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As cyberattacks grow in both number and sophistication, organizations are increasingly under the gun to protect themselves from compromise. Though companies have responded by upping their security budgets and adopting more advanced defenses, keeping up with the threats that will surface over the next few years will be a challenge. A report released Tuesday by research firm ThoughtLab looks at how businesses and government agencies can better defend themselves against the security threats that lie ahead.

SEE: Mobile device security policy (TechRepublic Premium)

For its report titled “Cybersecurity Solutions for a Riskier World,” ThoughtLab studied the security practices and performance of 1,200 companies in 13 industries and the public sector across 16 countries. As part of its survey, the firm elicited responses from a range of C-suite executives, managers and other officials with some level of responsibility for cybersecurity. ThoughtLab also interviewed and held peer group sessions with security experts around the world.

In 2021, the average number of cyberattacks and data breaches increased by 15.1% from the previous year. Over the next two years, the security executives polled by ThoughtLab see a rise in attacks from social engineering and ransomware as nation-states and cybercriminals grow more sophisticated. The main causes of these attacks will come from misconfigurations, human error, poor maintenance and unknown assets.

The increase in security threats has prompted organizations to boost their cybersecurity spending. From 2021 to 2022, security budgets as a share of overall revenue jumped by 51%. This year’s budgets will comprise 12% to 15% of overall enterprise IT spending, double the numbers from the recent past. At the same time, cybersecurity has transitioned from an IT issue to a key area for business risk, involving senior management and the board of directors for many organizations.

Despite the increased efforts to combat security threats, many of those interviewed by ThoughtLab see several reasons for alarm.

A full 44% of the executives surveyed said that their growing use of partners and suppliers exposes them to significant security risks. Some 30% said their budgets aren’t sufficient to ensure proper cybersecurity, while several pointed out that the criminals are better funded. A quarter of all the respondents said the convergence of digital and physical systems, such as Internet of Things devices, has increased their security risks.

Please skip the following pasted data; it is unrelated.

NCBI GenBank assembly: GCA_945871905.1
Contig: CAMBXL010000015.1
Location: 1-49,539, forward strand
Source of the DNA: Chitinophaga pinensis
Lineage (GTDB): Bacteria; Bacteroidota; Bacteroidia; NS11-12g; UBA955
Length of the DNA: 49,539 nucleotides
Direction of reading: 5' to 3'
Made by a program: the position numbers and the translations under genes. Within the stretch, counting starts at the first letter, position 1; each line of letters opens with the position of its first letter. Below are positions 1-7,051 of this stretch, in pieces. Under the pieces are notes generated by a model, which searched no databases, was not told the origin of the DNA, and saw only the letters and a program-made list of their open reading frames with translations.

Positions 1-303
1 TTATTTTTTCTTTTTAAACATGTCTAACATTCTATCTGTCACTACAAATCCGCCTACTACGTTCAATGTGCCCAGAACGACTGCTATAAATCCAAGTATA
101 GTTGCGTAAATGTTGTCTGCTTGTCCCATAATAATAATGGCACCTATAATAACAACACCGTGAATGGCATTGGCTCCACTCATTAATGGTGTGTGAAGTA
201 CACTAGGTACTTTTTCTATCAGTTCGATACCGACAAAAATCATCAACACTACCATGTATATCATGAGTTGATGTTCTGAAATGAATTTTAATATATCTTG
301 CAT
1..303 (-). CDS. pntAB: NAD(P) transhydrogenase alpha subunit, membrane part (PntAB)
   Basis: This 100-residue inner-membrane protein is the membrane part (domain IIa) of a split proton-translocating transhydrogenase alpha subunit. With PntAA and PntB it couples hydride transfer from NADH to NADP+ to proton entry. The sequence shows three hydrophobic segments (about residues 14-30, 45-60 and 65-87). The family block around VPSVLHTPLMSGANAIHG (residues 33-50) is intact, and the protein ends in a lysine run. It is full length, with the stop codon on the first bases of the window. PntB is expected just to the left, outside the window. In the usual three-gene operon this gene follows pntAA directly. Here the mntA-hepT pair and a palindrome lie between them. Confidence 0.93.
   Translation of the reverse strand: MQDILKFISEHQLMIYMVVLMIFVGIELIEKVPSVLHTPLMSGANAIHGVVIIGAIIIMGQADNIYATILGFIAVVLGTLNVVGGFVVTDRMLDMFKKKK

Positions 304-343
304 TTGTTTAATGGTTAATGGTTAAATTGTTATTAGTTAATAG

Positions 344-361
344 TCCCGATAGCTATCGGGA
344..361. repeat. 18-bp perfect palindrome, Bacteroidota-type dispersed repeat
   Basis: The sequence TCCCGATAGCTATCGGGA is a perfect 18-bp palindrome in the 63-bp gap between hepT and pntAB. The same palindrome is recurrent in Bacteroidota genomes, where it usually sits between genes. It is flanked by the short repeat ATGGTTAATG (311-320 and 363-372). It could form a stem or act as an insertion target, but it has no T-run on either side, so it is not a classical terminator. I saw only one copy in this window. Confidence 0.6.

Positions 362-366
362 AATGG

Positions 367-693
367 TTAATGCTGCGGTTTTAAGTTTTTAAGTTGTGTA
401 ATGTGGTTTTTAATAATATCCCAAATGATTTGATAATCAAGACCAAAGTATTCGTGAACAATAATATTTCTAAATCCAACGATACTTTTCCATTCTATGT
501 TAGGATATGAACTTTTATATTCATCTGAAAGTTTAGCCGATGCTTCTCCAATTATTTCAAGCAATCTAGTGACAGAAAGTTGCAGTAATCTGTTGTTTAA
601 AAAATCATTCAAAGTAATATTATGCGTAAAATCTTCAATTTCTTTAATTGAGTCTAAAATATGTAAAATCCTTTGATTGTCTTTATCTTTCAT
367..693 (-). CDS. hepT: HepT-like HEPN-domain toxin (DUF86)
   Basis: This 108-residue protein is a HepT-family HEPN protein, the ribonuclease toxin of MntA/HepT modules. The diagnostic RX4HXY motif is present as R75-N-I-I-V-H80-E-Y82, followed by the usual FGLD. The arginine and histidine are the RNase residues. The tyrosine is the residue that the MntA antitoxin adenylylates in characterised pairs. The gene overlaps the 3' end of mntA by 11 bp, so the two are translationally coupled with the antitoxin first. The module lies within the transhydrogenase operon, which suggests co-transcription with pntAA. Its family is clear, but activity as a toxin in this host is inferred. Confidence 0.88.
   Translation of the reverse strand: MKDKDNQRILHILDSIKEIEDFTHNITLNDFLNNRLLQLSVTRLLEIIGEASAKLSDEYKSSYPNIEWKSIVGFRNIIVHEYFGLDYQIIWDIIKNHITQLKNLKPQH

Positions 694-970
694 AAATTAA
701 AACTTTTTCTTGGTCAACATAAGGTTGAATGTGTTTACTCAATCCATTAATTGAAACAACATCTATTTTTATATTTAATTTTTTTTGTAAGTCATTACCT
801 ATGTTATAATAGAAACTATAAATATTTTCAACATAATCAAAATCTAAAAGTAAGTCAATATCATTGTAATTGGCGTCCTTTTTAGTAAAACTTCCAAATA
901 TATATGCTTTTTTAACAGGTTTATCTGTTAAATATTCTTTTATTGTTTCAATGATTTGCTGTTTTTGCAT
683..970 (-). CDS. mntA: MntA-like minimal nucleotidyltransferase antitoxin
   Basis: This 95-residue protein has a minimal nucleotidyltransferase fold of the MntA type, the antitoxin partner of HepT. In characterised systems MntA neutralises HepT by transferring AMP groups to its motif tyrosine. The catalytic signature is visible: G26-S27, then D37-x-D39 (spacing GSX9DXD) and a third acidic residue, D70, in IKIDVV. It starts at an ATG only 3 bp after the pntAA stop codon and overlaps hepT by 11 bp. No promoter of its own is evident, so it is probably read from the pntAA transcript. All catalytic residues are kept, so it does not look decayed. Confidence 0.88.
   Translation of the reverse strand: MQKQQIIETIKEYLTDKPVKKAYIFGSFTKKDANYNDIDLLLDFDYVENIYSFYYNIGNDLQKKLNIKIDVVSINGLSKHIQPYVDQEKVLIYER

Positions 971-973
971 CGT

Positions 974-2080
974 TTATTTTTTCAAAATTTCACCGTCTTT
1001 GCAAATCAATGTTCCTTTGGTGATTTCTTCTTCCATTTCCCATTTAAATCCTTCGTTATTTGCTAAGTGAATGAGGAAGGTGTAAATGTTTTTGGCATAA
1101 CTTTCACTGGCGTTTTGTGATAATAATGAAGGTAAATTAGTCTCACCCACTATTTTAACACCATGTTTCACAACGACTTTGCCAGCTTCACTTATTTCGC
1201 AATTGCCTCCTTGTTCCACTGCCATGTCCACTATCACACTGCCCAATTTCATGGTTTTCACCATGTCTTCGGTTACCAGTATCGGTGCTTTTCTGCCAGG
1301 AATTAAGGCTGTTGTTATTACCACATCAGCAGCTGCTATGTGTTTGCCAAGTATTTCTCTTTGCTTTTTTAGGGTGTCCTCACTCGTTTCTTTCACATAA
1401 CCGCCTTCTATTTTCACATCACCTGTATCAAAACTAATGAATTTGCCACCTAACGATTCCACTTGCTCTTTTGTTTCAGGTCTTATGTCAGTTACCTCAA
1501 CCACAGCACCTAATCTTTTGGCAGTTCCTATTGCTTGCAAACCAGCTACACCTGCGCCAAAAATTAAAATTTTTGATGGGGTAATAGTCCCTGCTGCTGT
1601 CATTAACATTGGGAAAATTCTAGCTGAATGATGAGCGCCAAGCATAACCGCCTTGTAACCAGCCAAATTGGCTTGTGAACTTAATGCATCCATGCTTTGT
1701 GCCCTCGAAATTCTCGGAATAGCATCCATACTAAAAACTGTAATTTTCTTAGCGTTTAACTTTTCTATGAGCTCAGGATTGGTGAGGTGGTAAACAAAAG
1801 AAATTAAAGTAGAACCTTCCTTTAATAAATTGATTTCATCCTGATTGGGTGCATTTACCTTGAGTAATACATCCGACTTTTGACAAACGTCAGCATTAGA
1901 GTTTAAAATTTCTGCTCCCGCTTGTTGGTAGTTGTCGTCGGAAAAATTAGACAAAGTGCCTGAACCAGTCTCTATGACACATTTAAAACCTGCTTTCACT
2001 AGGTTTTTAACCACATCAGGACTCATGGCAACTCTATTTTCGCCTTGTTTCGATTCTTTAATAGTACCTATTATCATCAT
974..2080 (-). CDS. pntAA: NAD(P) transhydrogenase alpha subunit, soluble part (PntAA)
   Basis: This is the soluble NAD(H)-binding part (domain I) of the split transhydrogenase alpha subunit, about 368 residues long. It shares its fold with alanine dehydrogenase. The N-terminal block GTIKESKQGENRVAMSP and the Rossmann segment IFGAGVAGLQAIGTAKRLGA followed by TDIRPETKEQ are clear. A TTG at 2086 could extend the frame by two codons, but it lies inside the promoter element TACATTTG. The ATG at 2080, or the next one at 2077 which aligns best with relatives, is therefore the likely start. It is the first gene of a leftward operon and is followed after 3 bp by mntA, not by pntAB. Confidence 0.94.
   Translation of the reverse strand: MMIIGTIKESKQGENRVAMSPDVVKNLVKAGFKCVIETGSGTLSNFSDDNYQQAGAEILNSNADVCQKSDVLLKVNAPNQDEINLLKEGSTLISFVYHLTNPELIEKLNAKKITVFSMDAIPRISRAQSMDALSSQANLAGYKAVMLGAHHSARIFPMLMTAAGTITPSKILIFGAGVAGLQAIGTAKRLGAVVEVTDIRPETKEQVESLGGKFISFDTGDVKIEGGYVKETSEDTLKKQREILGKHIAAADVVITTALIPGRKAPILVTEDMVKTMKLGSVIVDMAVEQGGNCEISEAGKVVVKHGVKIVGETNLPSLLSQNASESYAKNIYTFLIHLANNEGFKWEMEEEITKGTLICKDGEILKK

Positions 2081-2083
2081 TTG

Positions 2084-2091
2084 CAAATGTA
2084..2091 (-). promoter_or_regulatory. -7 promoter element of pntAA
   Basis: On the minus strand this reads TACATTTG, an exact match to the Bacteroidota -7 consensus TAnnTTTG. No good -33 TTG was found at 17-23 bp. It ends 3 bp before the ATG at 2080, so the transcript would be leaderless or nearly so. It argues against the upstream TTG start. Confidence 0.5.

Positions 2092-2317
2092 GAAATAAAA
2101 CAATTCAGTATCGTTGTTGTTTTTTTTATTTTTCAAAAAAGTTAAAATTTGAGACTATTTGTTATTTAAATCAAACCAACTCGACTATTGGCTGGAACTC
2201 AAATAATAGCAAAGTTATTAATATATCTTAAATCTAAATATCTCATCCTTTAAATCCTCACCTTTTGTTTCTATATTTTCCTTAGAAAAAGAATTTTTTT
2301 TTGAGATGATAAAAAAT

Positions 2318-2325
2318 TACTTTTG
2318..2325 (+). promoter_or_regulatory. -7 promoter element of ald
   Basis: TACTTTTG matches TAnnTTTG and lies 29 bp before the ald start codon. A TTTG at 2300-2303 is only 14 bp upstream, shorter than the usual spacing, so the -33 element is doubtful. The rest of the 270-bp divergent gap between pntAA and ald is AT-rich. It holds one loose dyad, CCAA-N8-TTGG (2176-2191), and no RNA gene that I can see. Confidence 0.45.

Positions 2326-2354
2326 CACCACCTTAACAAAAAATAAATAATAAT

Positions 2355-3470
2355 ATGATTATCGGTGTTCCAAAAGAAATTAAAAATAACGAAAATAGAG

Further, 41% of the executives don’t think their security initiatives have kept up with digital transformation. More than a quarter said that new technologies are their biggest security concern. And just under a quarter cited a shortage of skilled workers as their largest cybersecurity challenge.

To help you and your organization better prepare for the security threats that lie ahead, ThoughtLab offers the following ten recommendations:

  • Apply the right cybersecurity framework. Organizations that apply the NIST cybersecurity framework do better on such key goals as reducing the number of breaches, shortening the time to detect a breach, and decreasing the time to mitigate an attack.
  • Make sure your cybersecurity budgets are sufficient. Organizations that reported no material breaches in 2021 spent more on security than did those that were hit by multiple breaches. Spending more on security also resulted in less time taken to detect and mitigate an attack.
  • Implement a risk-based approach to security. Organizations that adopted a risk-based approach saw fewer material breaches and cyber incidents. Further, 40% of security executives said they adhere to Zero Trust
  • Focus your cybersecurity efforts around people. Organizations that provide effective security training, successfully recruit and retain security staff, and are sensitive to security risks see fewer breaches and take less time to respond to a breach.
  • Secure your supply chain. Organizations that pay attention to supply-chain security do better at detecting, responding to and mitigating security threats.
  • Adopt the latest technologies but don’t overdo it. Organizations that reported no breaches invested in basic defenses such as email security and identity management as well as specialized tools such as cloud access security brokers, cyber-risk models and SIEMs. But the trick is to adopt a multi-layered strategy without crowding your environment with too many disparate and disconnected security technologies. Consolidation is key.
  • Protect your linked IT and OT assets. As digital and physical environments converge, organizations that focus on protecting interconnected IT and OT assets are hit with fewer breaches and take less time to detect and respond to an attack.
  • Take advantage of automated intelligence. Using artificial intelligence and machine learning can lead to more effective security while also freeing up your staff from more mundane tasks.
  • Take better control of wider attack surfaces. As attack surfaces increased during the pandemic, many organizations failed to effectively expand their security net. For example, only 26% of the organizations use multi-factor authentication across the board, while just 31% use analytics to monitor the security activities of their users.
  • Measure your security performance. Organizations that monitor six or more different security metrics see fewer breaches and respond more quickly to attacks.

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Strengthen your organization's IT security defenses by keeping abreast of the latest cybersecurity news, solutions, and best practices. Delivered every Monday, Tuesday and Thursday